Uncontrolling Resurrection Love

March 25th, 2016 / 3 Comments

What might it mean to think a thought whole?

This weekend is most significant in the Christian calendar. Christians celebrate the crucifixion and resurrection of Jesus Christ.IMG_0034_5_6

When we Christians look at the crucifixion, it’s not difficult for us to believe that Jesus’ death reveals the uncontrolling love of God. In his letter to the church in Rome, the Apostle Paul put it this way: “God demonstrates his love for us in that while we were yet sinners, Christ died for us.”

In his letter to Christians in Philippi, Paul says Jesus “took the form of a servant” and “humbled himself” in his “death on the cross.” Jesus’ kenosis tells us something true about the self-giving, others-empowering, and therefore uncontrolling love of God.

But what about uncontrolling love at the resurrection?

When “God raised this Jesus to life,” as the Apostle Peter put it, did God set aside love and use overpowering coercion? Can we believe Jesus’ resurrection was also accomplished through the self-giving, others-empowering and uncontrolling love of God?

Can we believe Jesus’ resurrection was accomplished by the uncontrolling love of God? Click To Tweet

In my 2010 book, The Nature of Love, I proposed a way in which God could resurrect Jesus through uncontrolling love rather than coercive control. This way involves the cooperation of Jesus’ body and spirit.

I’ve been thinking more about these issues as I await Easter morning. A new insight about God’s love and the resurrection emerged while I was reading Paul’s letter to the church in Ephesus. Paul writes these words:

“Because of his great love for us, God, who is rich in mercy, made us alive with Christ even when we were dead in transgressions—it is by grace you have been saved” (Eph. 2:4-5).

This passage says God’s love makes believers alive. We who were once dead in sin can be brought to life in Christ. God’s grace can save us, and we can be resurrected with Christ!

Like John Wesley, I think salvation is initiated by God but requires our cooperation. “God will not save us without ourselves,” as Wesley put it.  We must respond freely to God’s gracious gift. In short, God awaits our “yes” before we are resurrected.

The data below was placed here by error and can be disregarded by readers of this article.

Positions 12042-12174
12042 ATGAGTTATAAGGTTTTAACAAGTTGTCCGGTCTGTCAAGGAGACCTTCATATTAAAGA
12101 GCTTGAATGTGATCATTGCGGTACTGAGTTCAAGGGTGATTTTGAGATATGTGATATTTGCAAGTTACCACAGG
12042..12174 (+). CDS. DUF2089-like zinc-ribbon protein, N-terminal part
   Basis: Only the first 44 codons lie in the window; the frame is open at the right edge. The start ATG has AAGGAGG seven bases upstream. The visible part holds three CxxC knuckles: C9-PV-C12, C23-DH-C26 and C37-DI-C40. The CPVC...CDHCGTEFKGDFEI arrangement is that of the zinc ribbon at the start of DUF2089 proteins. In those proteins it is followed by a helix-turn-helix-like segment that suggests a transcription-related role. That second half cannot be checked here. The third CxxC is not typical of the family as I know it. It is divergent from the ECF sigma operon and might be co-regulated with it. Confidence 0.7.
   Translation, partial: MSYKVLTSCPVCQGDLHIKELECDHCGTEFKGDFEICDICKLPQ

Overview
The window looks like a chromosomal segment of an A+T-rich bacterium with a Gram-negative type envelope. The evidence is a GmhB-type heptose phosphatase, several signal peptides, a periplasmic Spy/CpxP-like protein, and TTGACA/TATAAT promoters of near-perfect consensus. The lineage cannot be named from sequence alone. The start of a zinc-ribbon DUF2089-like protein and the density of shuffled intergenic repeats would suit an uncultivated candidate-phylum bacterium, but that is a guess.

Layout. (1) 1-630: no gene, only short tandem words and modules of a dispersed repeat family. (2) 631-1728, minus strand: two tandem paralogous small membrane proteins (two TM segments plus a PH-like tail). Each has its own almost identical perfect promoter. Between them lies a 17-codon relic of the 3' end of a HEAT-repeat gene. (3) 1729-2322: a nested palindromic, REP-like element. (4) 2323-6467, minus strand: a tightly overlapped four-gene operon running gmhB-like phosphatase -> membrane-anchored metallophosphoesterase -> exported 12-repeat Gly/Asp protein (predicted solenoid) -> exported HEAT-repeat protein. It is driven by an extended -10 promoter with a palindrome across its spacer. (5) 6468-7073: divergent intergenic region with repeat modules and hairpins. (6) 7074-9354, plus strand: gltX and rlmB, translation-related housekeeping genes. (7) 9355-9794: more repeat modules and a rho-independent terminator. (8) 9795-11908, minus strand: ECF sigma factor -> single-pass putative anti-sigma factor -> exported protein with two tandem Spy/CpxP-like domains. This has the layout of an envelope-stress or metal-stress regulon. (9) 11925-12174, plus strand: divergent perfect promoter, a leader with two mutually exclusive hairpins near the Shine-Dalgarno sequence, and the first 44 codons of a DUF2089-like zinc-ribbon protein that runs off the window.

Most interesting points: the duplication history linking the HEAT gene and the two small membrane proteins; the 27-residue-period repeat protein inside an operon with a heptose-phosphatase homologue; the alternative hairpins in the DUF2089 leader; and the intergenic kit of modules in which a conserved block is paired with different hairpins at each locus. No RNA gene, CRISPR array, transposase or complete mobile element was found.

Perhaps just as our resurrection from death in sin requires cooperating with God’s work, so also Jesus’ resurrection from death involved his cooperating with God’s work.

Just as our resurrection requires our cooperation, so Jesus’ resurrection requires his cooperation. Click To Tweet

If so, we might be able to think the thought whole. That is, we can believe that God never controls and always loves. Instead of expressing uncontrolling love only in Jesus’ death, God also expresses such love when resurrecting Jesus. The whole of God’s activity is love that does not control.

That’s what I’m thinking as I await Easter morning!

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Comments

Todd Holden

This is truly a beautiful reminder of just how wondrous a life lived hand in hand cooperating with God can and really should be. I believe that was what Jesus exampled as He walked this earth.

We can get caught up in the power aspects of the gospel story as the disciples did as they walked with Jesus. They got caught up in wanting the first place next to Jesus. What they forgot and sadly so do we that the choicest place next to Jesus is exactly where our God wants us to be, not some of us or just those few, but every one of us. God wants us all to draw near to Him and know the blessed love walk we are all meant to journey on with our God. Its not about the power we get. It is all about the love of God enveloping us, showing us that our lives are meant for beautiful cooperation with our God. Our God loves us beyond what we can think, dream or imagine. It is wondrous and we will miss it if we do not just simply walk hand in hand with our God letting Him love us as He enjoys how we love Him!


Bev Mitchell

Harmony was the metaphor that came to mind while reading this post. Our western idea of musical harmony, for example, though limited by the scale we use, offers a wide variety of agreements producing sounds very pleasant to a western cultured ear. The full harmonies shown by groups like the Tallis Scholars (see the sample Kyrie at http://www.gimell.com/recording-perfect-polyphony.aspx) illustrate this well.

Following on from scientifically understandable examples like this, we can at least imagine the innumerable ways our will might harmonize with God’s will. This imagined harmony of Creator and created, the divine and icons of the divine, is powerful beyond our understanding. Perhaps this harmony metaphor can also help us glimpse the possibilities of love’s efficacy within the Trinity. From there, we are encouraged to reach out toward the possibilities that can become realities when we let the Spirit of God join us with Christ and others more closely through His love, which is also His will.


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